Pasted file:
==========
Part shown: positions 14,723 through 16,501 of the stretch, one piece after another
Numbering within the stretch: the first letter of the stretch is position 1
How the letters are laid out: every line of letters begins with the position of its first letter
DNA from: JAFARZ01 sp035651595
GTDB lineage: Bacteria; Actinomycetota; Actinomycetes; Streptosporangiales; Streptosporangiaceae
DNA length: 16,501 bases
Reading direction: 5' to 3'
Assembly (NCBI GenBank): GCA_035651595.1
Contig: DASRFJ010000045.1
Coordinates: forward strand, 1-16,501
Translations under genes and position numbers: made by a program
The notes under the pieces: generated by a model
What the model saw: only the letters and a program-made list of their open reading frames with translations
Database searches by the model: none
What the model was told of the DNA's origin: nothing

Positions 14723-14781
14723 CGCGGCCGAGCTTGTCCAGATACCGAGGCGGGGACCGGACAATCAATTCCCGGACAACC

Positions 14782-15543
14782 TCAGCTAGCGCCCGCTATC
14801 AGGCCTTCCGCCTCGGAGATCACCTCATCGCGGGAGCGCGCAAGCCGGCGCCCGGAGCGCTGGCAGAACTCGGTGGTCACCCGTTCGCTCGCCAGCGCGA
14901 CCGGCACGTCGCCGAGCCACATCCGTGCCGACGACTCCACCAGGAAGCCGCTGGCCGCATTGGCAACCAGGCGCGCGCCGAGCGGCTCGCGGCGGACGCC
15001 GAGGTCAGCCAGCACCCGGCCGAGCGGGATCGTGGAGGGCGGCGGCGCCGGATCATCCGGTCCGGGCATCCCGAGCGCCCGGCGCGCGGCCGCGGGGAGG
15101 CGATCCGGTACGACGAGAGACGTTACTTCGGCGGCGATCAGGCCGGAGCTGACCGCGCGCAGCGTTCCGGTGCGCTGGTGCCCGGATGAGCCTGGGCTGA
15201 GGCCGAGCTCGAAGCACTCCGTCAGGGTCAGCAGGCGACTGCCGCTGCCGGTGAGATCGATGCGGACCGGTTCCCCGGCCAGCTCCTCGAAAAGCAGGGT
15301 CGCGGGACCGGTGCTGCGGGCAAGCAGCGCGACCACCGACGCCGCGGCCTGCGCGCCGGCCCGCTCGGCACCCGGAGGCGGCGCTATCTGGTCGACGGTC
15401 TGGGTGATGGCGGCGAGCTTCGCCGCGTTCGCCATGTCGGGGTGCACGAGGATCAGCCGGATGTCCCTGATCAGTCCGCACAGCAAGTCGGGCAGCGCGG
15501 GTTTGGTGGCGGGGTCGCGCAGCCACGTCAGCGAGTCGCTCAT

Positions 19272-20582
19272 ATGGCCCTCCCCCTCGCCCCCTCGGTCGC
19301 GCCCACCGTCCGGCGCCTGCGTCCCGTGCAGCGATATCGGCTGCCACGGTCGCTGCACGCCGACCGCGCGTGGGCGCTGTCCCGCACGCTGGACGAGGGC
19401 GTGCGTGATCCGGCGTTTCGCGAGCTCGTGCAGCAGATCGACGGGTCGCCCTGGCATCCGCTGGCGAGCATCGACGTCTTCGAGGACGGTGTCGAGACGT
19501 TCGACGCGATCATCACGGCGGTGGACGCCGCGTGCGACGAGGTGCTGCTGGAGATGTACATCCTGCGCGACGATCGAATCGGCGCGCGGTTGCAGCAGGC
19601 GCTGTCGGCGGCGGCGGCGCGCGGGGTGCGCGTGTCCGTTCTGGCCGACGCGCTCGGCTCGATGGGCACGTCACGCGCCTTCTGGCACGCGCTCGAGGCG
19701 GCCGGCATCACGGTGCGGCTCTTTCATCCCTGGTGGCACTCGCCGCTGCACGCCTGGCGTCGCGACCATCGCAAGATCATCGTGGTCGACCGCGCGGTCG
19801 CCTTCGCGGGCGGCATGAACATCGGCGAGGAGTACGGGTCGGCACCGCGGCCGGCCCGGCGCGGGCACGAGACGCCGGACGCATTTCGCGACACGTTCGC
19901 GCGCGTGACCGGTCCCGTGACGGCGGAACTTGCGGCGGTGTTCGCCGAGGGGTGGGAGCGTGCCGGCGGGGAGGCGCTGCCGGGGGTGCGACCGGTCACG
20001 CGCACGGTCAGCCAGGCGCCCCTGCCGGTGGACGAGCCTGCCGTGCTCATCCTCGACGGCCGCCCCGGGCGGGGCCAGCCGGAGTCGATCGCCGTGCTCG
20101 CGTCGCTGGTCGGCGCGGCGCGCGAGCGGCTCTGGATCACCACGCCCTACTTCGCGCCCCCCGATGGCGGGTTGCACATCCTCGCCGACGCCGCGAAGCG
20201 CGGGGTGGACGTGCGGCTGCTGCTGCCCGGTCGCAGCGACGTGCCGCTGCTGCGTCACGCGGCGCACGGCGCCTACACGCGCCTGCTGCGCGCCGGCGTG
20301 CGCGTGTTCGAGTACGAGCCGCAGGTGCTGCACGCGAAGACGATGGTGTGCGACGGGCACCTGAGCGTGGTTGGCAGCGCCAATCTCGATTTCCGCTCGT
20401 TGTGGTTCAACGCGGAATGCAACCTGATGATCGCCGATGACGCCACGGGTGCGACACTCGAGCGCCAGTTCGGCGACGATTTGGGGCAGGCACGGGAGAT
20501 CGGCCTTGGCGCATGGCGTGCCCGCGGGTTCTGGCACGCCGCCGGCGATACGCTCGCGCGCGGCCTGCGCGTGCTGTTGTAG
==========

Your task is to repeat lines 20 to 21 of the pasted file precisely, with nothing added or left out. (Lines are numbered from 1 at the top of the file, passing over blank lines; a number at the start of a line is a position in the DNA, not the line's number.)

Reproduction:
14801 AGGCCTTCCGCCTCGGAGATCACCTCATCGCGGGAGCGCGCAAGCCGGCGCCCGGAGCGCTGGCAGAACTCGGTGGTCACCCGTTCGCTCGCCAGCGCGA
14901 CCGGCACGTCGCCGAGCCACATCCGTGCCGACGACTCCACCAGGAAGCCGCTGGCCGCATTGGCAACCAGGCGCGCGCCGAGCGGCTCGCGGCGGACGCC